PALCA: Nicole, did I see you shaking your head? Are you - do you think that's the - this idea, that there needs to be some underpinning of law to make things work?

Ms. WONG: I don't know if it's law, and Dan also started talking about some sort of informal mechanism for us to work out these norms, and I probably tend to agree with that more. I think that the issues that both he and the caller who was just in were trying to address was, where does the accountability get held? We have what is - what can be an anonymous Internet right now, and how do we build in some way to weed out the bad actors. And I think there might be many mechanisms for that.

PALCA: Right. Let's take another call now and go Luke(ph) in Clarkson, Michigan. Welcome to the program, Luke.

LUKE (Caller): Thank you so much. As a Web developer, I find that the ability to do creative work that is the mass appeal and speaks to all the ingenuity that's been coming out almost every other month. But policing this creativity, I think, would end up doing more harm than good and undermine the efforts to expand in an arena that most of us only read about in science fiction novels. I think the answer from my perspective as a web developer lies in education, teaching children, perhaps in the middle school arena, the responsibility on posting, as well as we teach them dangers and we teach parents dangers about having unsupervised children on the Web, teaching them the potential for undermining their own efforts of getting a job down the road after graduating from college.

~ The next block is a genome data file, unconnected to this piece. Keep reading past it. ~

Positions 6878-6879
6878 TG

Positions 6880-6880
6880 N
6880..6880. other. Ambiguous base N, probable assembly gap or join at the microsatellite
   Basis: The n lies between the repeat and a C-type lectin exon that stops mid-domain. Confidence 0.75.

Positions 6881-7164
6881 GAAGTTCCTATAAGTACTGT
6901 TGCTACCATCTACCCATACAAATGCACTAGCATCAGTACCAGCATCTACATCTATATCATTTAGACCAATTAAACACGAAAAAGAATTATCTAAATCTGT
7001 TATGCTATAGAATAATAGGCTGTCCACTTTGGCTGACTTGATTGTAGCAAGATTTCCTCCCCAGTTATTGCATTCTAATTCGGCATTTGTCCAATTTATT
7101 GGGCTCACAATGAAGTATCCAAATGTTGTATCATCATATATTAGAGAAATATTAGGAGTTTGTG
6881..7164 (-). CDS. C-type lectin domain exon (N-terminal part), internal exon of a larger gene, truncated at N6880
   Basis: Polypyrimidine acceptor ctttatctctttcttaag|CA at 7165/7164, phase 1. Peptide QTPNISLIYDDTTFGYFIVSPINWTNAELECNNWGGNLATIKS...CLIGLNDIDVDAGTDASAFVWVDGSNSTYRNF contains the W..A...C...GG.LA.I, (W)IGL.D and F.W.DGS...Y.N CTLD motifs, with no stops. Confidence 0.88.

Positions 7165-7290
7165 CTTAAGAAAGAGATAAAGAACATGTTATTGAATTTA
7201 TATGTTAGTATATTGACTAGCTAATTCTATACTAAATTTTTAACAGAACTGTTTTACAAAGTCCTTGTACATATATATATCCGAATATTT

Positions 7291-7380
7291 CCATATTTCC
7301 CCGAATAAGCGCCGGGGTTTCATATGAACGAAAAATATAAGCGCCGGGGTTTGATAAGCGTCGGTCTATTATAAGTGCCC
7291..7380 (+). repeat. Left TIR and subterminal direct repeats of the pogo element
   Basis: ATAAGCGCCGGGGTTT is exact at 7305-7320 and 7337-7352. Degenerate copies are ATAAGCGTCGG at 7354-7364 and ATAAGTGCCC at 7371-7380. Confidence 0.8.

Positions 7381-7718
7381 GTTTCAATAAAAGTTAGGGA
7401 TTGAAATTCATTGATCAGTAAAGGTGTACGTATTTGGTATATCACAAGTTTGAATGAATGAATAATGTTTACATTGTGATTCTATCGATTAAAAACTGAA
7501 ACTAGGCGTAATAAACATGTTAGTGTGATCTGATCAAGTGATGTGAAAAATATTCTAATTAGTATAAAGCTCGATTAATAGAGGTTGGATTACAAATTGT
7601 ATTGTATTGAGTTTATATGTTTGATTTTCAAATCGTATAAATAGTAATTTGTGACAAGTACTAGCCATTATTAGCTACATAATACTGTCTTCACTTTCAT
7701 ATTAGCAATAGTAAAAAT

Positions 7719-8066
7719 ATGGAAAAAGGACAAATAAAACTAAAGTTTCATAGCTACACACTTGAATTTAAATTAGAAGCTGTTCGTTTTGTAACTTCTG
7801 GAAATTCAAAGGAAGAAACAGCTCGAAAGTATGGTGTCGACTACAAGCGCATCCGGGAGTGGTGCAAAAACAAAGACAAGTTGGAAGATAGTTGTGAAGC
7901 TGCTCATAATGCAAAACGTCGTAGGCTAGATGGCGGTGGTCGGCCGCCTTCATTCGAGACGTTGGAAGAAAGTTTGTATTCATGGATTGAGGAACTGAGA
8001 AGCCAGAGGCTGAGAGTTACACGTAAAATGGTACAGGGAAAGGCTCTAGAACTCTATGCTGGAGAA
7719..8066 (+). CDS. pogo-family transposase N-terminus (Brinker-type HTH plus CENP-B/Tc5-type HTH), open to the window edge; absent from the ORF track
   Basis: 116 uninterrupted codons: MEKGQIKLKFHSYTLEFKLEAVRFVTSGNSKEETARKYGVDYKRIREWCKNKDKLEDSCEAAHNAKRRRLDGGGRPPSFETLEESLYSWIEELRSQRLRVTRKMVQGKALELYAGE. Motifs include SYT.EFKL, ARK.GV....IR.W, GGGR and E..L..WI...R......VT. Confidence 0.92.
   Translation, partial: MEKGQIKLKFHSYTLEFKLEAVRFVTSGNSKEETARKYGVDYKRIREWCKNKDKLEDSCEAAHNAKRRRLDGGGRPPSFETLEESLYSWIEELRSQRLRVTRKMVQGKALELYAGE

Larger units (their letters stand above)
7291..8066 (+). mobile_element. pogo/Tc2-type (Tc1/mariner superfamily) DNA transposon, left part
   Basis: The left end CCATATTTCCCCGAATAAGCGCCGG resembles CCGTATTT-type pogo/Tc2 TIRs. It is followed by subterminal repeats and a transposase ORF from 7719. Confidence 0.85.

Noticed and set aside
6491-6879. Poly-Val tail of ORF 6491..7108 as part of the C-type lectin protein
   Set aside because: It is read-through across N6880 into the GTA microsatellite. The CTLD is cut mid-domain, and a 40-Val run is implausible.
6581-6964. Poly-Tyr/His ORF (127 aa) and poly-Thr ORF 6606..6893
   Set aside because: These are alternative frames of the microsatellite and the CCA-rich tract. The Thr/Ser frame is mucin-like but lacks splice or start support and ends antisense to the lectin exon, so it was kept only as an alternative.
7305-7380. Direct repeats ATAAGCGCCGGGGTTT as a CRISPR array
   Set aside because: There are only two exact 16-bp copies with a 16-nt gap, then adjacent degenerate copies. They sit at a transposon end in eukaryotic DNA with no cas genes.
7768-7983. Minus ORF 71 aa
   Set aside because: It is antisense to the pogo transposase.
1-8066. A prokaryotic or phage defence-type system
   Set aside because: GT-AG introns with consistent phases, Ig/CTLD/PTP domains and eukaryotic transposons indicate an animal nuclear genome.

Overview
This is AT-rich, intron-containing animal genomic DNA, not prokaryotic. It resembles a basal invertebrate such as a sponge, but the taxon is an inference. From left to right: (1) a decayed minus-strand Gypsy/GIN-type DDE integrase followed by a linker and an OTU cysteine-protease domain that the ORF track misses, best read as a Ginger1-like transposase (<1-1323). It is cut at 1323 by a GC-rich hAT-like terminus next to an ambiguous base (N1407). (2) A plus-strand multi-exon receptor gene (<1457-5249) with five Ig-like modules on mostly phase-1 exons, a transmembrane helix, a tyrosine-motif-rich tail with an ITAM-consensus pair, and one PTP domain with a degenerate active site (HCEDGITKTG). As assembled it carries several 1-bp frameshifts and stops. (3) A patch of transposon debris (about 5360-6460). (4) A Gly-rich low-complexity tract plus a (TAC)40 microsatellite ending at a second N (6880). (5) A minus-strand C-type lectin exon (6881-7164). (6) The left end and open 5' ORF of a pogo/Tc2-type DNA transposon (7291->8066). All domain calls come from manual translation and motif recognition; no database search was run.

PALCA: All right. Interesting, Luke. Nicole, what about that? I mean, we all went through a learning curve with email where we learn what we could and couldn't say without getting ourselves into trouble with email. Is that what has to happen? Can we help people with that learning curve?

Ms. WONG: I think that's a large part of it, and people have this conversation around child protection on the Internet, right? Which is you've taught your child how to cross the street safely, also teach them how to use the Internet safely. And there's a component of this when we talk about speech that's bad or harmful to others which is, you know, how do we talk nicely to each other, is sort of that the baseline of that. So, developing that early is obviously an important component.